The night before the publication of the Chilcot report, Twitter did what it does best: engaged in a silly hashtag game. Using the tag #ChilcotsLastLine, users joked about what bombshell he might use to conclude his 2.5 million word epic.
As it turned out, the right answer should have been: “I told you it was worth waiting for.” The report didn’t pull any punches, piling criticism onto an over-confident Prime Minister, a tame Cabinet, unprepared strategists and a Government which sent troops into danger without adequate protection. Tony Blair remains defiant but, as Andrew Gimson wrote this morning, that says rather more about his character than about the inquiry’s conclusions.
Chilcot did his job, but I confess I’m worried about the consequences. His report is a justification for those who argued intervention in Iraq was unwise and unmanageable, but it will also be used as a justification by those who argue every intervention, anywhere, ever, is a bad idea.
The two groups overlap but aren’t identical. Anyone who thinks Jeremy Corbyn opposed Iraq because of the specific circumstances has missed the fact he spent his career arguing against any measures against anyone whom he felt to be an “anti-imperialist”, which translates into honest English as anti-American. He is the proverbial stopped clock – just because he turned out to be right on Iraq should not disguise the fact he was horribly wrong many other times, such as in his opposition to action in Kosovo.
In the flood of Chilcot reporting, that fact is in danger of being missed. The report should teach us to be more sceptical, more cautious, more questioning and more insistent on proper consideration of – and preparation for – the consequences of intervention abroad. It should not be treated as a graven tablet instructing us never to try to help anyone, anywhere, ever again. We must choose whether we think Iraq is a lesson about the quality of an intervention, or about the wisdom of all intervention.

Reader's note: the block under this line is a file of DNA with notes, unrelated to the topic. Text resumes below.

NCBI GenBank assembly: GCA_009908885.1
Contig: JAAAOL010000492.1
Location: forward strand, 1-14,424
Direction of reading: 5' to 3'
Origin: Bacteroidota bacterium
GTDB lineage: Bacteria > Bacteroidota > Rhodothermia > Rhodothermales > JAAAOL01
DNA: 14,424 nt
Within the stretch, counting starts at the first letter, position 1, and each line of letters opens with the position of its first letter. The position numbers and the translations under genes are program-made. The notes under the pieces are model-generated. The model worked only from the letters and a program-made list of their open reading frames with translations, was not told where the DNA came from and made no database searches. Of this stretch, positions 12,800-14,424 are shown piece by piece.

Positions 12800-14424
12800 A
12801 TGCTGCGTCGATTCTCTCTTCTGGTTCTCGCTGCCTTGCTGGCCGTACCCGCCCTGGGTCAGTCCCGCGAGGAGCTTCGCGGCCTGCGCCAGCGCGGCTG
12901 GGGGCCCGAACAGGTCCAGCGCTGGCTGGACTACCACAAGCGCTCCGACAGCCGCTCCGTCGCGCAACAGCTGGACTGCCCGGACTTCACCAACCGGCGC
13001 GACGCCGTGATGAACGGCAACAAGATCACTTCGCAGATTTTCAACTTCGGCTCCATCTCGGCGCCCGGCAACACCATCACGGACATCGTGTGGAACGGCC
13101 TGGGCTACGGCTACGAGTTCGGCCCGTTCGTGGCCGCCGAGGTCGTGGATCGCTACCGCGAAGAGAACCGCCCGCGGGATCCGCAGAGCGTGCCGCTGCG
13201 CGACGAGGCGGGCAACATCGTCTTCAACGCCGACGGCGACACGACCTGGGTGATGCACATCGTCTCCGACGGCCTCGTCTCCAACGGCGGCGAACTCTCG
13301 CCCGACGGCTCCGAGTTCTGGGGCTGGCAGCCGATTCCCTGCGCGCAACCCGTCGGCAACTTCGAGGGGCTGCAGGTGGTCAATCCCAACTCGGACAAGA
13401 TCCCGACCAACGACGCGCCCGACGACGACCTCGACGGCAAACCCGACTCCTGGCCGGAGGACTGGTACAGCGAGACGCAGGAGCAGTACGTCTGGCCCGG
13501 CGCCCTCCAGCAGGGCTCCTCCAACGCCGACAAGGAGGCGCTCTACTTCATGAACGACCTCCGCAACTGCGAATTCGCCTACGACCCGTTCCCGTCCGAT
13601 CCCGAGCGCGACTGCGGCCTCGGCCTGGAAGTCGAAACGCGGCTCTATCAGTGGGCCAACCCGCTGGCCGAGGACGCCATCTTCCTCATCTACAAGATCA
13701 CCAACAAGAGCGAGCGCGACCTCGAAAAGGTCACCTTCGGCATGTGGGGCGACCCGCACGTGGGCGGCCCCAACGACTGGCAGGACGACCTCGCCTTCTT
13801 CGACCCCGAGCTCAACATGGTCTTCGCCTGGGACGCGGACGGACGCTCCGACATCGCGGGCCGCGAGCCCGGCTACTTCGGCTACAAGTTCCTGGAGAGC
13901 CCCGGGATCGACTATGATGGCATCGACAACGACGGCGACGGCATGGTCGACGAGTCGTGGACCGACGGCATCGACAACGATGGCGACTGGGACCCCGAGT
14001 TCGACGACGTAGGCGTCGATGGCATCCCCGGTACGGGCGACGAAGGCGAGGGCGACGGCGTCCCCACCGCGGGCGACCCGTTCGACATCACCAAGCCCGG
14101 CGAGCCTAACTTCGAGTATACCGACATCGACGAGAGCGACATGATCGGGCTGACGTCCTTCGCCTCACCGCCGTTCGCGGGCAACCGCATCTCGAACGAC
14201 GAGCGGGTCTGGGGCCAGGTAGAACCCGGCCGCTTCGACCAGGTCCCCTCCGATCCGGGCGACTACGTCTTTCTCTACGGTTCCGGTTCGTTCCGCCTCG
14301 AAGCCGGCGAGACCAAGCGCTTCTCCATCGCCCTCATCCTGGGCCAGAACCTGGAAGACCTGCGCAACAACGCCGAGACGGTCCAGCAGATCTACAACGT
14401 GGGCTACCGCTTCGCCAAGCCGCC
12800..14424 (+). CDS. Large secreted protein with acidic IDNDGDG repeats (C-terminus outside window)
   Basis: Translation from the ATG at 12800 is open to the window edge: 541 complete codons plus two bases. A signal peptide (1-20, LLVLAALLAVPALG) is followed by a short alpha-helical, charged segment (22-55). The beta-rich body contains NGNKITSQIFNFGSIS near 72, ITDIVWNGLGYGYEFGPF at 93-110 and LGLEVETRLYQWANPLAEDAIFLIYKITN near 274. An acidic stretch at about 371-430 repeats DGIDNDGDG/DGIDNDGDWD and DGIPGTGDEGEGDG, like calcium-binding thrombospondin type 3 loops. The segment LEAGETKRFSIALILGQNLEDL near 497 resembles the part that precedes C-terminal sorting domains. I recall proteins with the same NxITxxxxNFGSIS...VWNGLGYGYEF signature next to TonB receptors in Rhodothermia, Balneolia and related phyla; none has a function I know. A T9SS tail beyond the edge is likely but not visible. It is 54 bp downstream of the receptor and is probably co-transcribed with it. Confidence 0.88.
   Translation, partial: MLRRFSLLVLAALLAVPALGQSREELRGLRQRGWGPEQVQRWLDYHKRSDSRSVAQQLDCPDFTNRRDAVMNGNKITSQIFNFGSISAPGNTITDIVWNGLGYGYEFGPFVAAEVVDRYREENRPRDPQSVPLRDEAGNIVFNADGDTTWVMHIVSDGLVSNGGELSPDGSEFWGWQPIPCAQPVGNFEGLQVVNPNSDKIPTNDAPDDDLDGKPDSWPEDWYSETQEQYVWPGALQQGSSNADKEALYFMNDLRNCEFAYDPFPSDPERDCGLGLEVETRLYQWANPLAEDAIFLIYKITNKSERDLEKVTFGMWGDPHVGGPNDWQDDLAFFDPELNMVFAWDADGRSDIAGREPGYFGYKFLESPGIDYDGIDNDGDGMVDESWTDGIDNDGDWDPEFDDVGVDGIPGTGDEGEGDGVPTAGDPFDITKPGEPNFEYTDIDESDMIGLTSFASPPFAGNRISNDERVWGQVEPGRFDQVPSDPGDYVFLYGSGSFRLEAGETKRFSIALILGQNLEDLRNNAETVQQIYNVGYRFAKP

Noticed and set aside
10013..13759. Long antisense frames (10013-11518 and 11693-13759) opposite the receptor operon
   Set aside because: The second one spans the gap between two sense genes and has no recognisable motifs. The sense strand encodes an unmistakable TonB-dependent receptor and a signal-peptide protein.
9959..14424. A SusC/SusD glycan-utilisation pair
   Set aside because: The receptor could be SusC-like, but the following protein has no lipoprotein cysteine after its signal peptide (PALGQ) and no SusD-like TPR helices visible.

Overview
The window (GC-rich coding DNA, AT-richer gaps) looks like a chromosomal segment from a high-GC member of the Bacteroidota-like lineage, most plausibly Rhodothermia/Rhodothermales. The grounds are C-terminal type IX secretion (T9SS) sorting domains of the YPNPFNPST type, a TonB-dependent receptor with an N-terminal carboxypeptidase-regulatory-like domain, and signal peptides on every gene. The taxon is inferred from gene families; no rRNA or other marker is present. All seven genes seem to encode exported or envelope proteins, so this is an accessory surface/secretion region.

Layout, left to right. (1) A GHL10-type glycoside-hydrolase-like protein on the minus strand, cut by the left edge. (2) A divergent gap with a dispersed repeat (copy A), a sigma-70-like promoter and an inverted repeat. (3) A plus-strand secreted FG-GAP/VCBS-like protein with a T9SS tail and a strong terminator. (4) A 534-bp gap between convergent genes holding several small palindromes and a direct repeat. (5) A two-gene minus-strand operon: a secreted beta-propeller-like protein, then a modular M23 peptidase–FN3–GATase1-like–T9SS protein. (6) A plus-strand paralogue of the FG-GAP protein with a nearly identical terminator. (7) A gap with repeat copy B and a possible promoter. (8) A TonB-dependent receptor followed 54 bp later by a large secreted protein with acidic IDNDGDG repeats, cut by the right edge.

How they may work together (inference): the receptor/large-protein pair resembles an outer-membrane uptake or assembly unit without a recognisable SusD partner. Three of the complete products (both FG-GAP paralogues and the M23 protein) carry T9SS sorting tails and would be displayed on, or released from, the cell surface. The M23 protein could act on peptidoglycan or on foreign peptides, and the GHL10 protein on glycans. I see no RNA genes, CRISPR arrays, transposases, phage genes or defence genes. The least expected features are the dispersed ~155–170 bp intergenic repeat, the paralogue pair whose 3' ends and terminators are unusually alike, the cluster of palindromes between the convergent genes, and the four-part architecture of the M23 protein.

If we draw the former conclusion we will likely intervene less, but with better results when we do. If we draw the latter conclusion then many, many more people will die – shot, bombed, murdered and tortured by tyrants and genocidal killers across the world, secure in the knowledge that Britain and her allies will do no more than shrug and perhaps add a ribbon to their Facebook profiles.
To allow that to happen would be to extend, not shorten, the bloody butcher’s bill from Iraq.
It would also be another tragedy for which Blair would be squarely responsible. In his irresponsible eagerness to intervene then, he may yet end up deterring us from necessary and effective intervention later.
Thanks to Chilcot we now have a better appreciation of the possible consequences of action. But the weight of those millions of words must not obscure the fact that there are also consequences of inaction.
Consider what a Chilcot inquiry into our failure to prevent the Rwandan genocide would teach us. Even before a detailed investigation of the official documents and the testimony of witnesses from the time, we already know that Whitehall and Washington were warned that something awful was coming, but chose to do nothing to prevent it. John Major told Parliament that: “It simply is not practicable for [the UN] to become the policeman of every part of the world.”
Hundreds of thousands died as a result of that inaction – just as hundreds of thousands died as a result of poorly planned action in Iraq. It would be a horrible error to react to the latter by simply repeating the former. If we aren’t careful, the cause of the next international tragedy could be the aversion we learned from the last.